FOR IMMEDIATE RELEASE
May 28, 2020
Berkshire Cultural Sites Plan to Reopen With Message to Community: We Are Here for You
BERKSHIRE COUNTY, MA—Seven of the region’s revered cultural museums, gardens, and historic sites that share a history of great estates and utopian vision—Berkshire Botanical Garden, Chesterwood, Hancock Shaker Village, Naumkeag Public Garden and Historic Home, Norman Rockwell Museum, Tanglewood (grounds only), and The Mount, Edith Wharton’s Home—announce their plans to welcome visitors for the summer.
Located within a few minutes drive of each other, tucked into a scenic corner of the central and southern Berkshires, many of these great manors, properties, and historic communities reveal centuries-old stories and important cultural contributions. Sharing the distinctions of noted tourism destinations, these attractions offer art, history, nature, and culture, with extraordinary outdoor experiences in wide-open natural beauty, perfect for exploring from safe social distances.
Upon Governor Baker’s announcement reopening the Commonwealth of Massachusetts for public business, these beloved cultural treasures hold promise for a rejuvenating and uplifting healthy summer season in the Berkshires, despite the disappointing cancellation of many of the region’s performing art seasons due to the business and safety impacts of the pandemic. The Berkshires have long been a peaceful mecca for travelers, artists, writers, musicians, inventors, farmers, and those who seek inspiration from the land. With undulating hills for hiking and climbing, lakes, rivers, trails, and abundant open space, summer in the Berkshires offers the much-needed rejuvenation of the spirit following months of quarantine that globally disrupted public life.
With unique assets, their combined 1,300 acres of expansive and historic landscapes offer escape and refuge in nature to enjoy in outdoor settings, miles of trails, walking paths, gardens, park-like grounds, and historical landscapes. Visitors can encounter sculptures, baby animals, flowering gardens, art, music, architecture, history, contemporary installations, picnicking, botanical delights, and more.
“As the region slowly begins to reopen and as people seek spiritual nourishment, these properties promise to deliver what they have always offered—beauty, escape, inspiration, and creativity—perhaps needed now more than ever,” noted Laurie Norton Moffatt, director and CEO of Norman Rockwell Museum.
From Hawthorne to Edith Wharton; from Daniel Chester French to Norman Rockwell; from a 200-year-old utopian Shaker settlement to the gardens of Naumkeag and the Berkshire Botanical Garden; travelers and settlers have for centuries chosen the Berkshires for creativity, renewal, and inspiration and it is no different now.
Engagement and learning opportunities will be present at the seven institutions this summer through exhibitions, informational signage, digital apps (downloadable on personal devices), and safely distanced programs, including baby animals, art and sculpture, music, and more amidst breathtaking scenic vistas and landscapes, sculpted and natural.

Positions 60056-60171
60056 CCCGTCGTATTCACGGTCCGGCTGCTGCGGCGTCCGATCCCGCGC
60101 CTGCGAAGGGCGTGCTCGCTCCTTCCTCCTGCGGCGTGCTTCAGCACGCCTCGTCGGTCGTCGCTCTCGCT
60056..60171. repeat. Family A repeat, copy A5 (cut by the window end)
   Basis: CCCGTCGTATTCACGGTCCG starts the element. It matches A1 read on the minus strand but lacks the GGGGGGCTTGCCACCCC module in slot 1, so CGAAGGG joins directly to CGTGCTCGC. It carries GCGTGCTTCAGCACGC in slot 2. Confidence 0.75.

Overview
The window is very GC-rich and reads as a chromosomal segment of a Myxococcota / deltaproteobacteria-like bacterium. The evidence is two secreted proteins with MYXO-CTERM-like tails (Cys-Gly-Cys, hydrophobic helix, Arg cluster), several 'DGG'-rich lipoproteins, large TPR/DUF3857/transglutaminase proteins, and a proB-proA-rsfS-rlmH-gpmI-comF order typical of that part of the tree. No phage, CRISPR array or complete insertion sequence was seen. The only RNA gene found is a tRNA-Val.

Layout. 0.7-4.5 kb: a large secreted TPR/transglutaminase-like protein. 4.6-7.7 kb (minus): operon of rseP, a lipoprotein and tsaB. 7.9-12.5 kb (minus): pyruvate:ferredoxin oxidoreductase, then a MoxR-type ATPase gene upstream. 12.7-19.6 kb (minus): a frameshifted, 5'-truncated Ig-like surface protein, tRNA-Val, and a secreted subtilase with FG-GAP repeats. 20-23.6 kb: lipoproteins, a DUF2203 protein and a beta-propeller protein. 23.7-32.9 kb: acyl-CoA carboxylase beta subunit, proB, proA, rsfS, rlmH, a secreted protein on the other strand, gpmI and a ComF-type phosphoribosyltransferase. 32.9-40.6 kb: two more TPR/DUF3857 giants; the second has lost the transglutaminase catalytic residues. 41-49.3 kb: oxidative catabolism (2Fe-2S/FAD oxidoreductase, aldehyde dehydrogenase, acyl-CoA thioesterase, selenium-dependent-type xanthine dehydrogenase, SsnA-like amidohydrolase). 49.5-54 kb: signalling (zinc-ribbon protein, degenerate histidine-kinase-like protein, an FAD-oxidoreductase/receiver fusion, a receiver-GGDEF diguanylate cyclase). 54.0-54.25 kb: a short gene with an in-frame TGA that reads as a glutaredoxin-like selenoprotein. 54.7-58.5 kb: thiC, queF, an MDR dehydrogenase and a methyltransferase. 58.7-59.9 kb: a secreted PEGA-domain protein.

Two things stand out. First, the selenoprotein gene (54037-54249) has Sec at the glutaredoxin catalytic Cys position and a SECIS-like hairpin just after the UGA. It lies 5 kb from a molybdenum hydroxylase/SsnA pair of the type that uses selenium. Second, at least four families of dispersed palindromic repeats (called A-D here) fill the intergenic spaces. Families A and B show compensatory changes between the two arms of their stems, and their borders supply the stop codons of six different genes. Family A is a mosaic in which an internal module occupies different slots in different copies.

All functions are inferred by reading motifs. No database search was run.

“Our thoughts are with everyone during this difficult health crisis, but especially all our friends, neighbors, and supporters in the Berkshires. We are determined to do our part, with all our sister arts and cultural organizations, to rebuild the extraordinary cultural community that is unique to the Berkshire region,” said Mark Volpe, BSO President and CEO. “Though we understand that nothing takes the place of live performance, I hope everyone who loves Tanglewood will take advantage of the diverse offerings featured throughout the summer.”
The venues that will open have the ability to offer visitors acres of outside grounds, and are dedicated to creating fun and safe experiences while following state and federal guidelines. (See https://www.mass.gov/info-details/covid-19-updates-and-information.) Each property is reopening in unique and individual ways, inviting visitors to start outdoors. Please visit each institution’s website for guidance and specific instructions.
“Our seven museums and historic sites offer many miles of trails and walking paths,” said Jennifer Trainer Thompson, Director of Hancock Shaker Village. “For those desiring culture in the great outdoors, we’ve got you covered.”
“The bloom of these mountains is beyond expression delightful,” wrote Herman Melville in 1855, “Each tuft of upland grass is musked like a bouquet with perfume.” Though the hills may not be filled with music this year, the attraction hasn’t changed.
PRESS CONTACTS AND MORE INFORMATION
Berkshire Botanical Garden: berkshirebotanical.org; Robin Parow; [email protected]; 413.320.4795
Chesterwood: chesterwood.org; Margaret Cherin; [email protected]; 413.298.2034
Hancock Shaker Village: HancockShakerVillage.org; Amanda Powers; [email protected]; 518.928.9888
The Mount, Edith Wharton’s Home: EdithWharton.org; Rebecka McDougall; [email protected]; 413.551.5115
Naumkeag Historic Home and Garden: thetrustees.org/naumkeag; Brian Cruey; [email protected]
Norman Rockwell Museum: nrm.org Alyssa Stüble; [email protected]; 570.335.7916
Tanglewood: tanglewood.org; Bernadette Horgan; [email protected]; 617.638.9285